Fix the machinery of your life . . . and serenity and wealth will follow.
Starkly compelling in its simplicity, in The Systems Mindset: Managing the Machinery of Your Life, Sam Carpenter expands on the core inspirational element of his business bestseller, Work the System: The Simple Mechanics of Making More and Working Less, now in its third edition.
Mindset is your path to quickly breaking free: to making a small tweak in how you see your world and then using that more accurate vision to get what you’ve always wanted from work, relationships, and health.
When the systems mindset epiphany strikes, you will instantly see the visible and invisible machinery that determines your existence. With this startling new perception, you’ll see that your world is not a confusing array of sights, sounds, and events and, instead, grasp that it’s a simple and logical collection of systems, systems that can be quickly adjusted to deliver the life results you’ve always wanted.
You will never be the same.
|Publisher:||Greenleaf Book Group Press|
|Product dimensions:||5.50(w) x 8.50(h) x (d)|
About the Author
Sam Carpenter, a telecommunications professional and multiple business owner, has a background in engineering, management, publishing, and journalism. He lives in Bend, Oregon. The Systems Mindset is his second book.
Read an Excerpt
The Systems Mindset
Managing the Machinery of Your Life
By Sam Carpenter
Greenleaf Book Group PressCopyright © 2016 Sam Carpenter
All rights reserved.
CONTROL IS WHAT YOU WANT
Being a control freak is to be avoided at all costs; people should lighten up and go with the flow. Isn't this culture's incessant search for control the root of the problem?
I could have titled this chapter "Systems Mindset Fundamental Number One." Some people cripple themselves because of a certain brand of political correctness, and it revolves around the obsessive misinterpretation of the word "control." This is a near tragedy because of the dire effect this posture has on their individual lives and to society as a whole. "Seeking control is a bad thing" is a theoretical banality that is stifling a lot of lives. To so many, it just sounds good to declare that seeking control is a callous thing, that rather, it's oh-so-sensitive to go with the flow, to not strive so hard to be in the driver's seat. And yet a modicum of quiet observation reveals that, for any of us, getting through the day is an epic quest to gain more control than we have.
To make things better for ourselves we constantly assume a third-party personal management stance, doggedly analyzing what we think, say, eat, and how we comport ourselves, how hard we work, how we spend our free time, how we relate to the people around us, how much we are willing to give (and take, and understand), and how we want to be perceived, all while expecting serenity to just happen.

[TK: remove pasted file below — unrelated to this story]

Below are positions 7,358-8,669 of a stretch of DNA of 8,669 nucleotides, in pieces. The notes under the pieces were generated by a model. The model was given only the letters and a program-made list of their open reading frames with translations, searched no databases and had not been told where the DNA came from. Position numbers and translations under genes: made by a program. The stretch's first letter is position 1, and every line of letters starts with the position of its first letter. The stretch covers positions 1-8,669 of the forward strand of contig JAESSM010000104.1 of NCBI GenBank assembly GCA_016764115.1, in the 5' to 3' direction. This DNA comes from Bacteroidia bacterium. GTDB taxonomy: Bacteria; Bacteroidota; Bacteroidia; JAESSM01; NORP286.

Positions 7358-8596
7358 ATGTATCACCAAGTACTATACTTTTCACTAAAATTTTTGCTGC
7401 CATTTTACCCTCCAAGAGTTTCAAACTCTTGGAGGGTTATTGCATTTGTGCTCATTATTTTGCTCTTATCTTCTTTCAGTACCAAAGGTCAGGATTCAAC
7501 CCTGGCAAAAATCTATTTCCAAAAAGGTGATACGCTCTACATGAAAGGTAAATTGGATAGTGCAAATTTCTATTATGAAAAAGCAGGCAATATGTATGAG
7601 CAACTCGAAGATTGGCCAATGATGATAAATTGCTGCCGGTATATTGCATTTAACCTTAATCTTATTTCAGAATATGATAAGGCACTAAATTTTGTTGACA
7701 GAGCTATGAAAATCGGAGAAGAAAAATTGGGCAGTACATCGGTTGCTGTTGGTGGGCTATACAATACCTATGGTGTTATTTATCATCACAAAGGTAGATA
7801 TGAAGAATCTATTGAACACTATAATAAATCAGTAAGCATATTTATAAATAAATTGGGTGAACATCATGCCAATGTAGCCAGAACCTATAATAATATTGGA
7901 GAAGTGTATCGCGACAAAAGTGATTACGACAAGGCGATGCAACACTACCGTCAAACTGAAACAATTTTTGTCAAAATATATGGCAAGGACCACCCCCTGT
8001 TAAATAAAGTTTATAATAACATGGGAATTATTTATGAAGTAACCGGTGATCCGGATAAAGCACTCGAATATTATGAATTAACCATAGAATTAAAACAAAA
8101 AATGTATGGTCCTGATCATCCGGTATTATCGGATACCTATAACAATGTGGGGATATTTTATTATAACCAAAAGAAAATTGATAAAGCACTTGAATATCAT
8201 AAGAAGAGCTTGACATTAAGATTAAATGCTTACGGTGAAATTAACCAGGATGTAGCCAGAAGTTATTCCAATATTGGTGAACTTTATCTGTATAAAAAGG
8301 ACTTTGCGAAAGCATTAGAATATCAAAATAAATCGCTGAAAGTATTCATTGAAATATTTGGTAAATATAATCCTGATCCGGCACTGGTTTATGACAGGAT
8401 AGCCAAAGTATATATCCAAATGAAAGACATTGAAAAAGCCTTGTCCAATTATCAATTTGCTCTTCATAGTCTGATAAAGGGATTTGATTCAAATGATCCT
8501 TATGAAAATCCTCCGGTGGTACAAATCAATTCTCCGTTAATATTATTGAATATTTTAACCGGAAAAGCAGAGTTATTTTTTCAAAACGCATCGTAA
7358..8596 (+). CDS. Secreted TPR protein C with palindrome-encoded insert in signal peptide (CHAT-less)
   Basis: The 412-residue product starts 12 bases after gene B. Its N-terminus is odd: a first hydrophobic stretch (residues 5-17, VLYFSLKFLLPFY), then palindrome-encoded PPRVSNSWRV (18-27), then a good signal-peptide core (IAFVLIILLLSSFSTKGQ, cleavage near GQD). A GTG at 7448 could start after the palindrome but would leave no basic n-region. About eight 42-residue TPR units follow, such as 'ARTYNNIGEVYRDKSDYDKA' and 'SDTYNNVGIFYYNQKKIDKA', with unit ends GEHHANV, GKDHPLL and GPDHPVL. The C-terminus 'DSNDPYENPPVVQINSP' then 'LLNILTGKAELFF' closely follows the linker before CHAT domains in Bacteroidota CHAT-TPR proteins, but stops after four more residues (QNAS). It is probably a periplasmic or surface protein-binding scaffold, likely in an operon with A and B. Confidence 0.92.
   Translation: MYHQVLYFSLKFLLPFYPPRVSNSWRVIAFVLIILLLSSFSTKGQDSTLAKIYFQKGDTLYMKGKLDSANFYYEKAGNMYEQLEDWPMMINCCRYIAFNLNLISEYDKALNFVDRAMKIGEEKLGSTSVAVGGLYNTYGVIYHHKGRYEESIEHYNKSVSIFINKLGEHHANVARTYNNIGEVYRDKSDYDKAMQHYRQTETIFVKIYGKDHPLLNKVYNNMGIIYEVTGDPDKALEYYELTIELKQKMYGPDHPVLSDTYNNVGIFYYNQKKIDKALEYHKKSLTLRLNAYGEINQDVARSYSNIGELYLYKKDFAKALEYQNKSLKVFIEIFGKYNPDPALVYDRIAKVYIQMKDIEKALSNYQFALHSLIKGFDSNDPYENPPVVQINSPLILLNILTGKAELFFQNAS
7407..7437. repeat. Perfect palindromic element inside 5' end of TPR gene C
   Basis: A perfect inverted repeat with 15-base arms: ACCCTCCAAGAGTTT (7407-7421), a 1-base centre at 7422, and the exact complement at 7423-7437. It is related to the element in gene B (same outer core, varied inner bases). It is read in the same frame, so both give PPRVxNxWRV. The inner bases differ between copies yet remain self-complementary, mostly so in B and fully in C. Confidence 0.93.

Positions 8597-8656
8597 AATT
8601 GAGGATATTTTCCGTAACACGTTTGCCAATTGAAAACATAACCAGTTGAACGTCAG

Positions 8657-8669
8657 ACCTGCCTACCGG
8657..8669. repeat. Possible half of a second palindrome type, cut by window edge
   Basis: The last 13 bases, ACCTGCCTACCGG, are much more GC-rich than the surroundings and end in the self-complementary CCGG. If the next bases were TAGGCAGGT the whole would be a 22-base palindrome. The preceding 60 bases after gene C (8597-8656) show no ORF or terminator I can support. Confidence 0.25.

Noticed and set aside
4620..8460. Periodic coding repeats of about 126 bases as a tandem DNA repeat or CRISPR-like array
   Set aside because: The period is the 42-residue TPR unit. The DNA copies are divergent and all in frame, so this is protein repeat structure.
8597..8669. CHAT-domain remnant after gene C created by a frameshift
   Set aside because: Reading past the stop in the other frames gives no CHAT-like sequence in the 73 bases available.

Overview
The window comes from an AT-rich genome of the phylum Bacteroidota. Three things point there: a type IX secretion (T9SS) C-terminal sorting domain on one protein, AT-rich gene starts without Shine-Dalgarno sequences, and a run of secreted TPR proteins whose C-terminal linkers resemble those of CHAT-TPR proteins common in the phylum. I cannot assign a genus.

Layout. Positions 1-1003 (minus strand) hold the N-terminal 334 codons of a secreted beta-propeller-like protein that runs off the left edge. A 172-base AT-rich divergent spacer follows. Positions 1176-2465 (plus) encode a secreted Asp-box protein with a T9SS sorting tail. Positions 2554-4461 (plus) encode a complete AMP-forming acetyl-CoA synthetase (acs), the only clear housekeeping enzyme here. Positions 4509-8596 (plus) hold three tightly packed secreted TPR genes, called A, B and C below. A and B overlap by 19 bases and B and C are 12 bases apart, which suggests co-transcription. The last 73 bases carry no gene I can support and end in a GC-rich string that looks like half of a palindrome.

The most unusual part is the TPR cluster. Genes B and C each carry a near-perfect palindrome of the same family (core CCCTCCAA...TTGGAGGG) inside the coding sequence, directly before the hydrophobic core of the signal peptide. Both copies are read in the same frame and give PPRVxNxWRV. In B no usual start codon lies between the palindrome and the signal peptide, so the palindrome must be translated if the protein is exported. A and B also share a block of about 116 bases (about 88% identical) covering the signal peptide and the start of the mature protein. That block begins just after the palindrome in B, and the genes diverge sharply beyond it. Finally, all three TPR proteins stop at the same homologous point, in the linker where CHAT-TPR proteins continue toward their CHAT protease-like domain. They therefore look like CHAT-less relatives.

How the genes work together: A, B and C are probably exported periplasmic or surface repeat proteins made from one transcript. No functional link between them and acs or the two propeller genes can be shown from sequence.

For each of us, this control-seeking is constant and never ending. It started with our first breath, and it won't end until our last.
Am I suggesting that control-seeking is a bad thing? Not at all. Simply consider the alternative: The opposite of being in control is to be out of control, and it's the out-of-control parts of our lives that cause pain. Is being out of control ever a good thing?
No one is immune to the control quest. So why do so many condemn it? Doesn't it make better sense to improve the process?
And in this effort to get more personal control, I'm not talking about victimizing others or plundering the environment. It's too bad so many people equate seeking personal control with causing harm.
It's ironic, but a rejection of control-seeking is, in itself, an assertion of control.
* * *
OK, I'll consider that. So where do I start?
First, find a way to control you. So for starters, accept that having more control is a good thing and then thoughtfully seek it, but only within your circle of influence. ("Circle of influence" is a great term, don't you think? It's Stephen Covey's gem.)
To illustrate: Within your circle, you can manage the development of a particular skill and then, in practicing it, the skill will become more honed, more complex, more controlled. How about making more money, finding new friends, or getting fit? It's the same thing as you act within your circle: Get good at what you do. As you improve your expertise in a particular area, pay attention to feedback, tweak incessantly, and become more efficient at creating value for others, and getting ahead will happen almost spontaneously. Becoming adept at anything has everything to do with gaining more control.
The consequence? Getting efficient inside your circle of influence is how the circle gets larger.
* * *
Isn't the quest for money and domination a huge problem?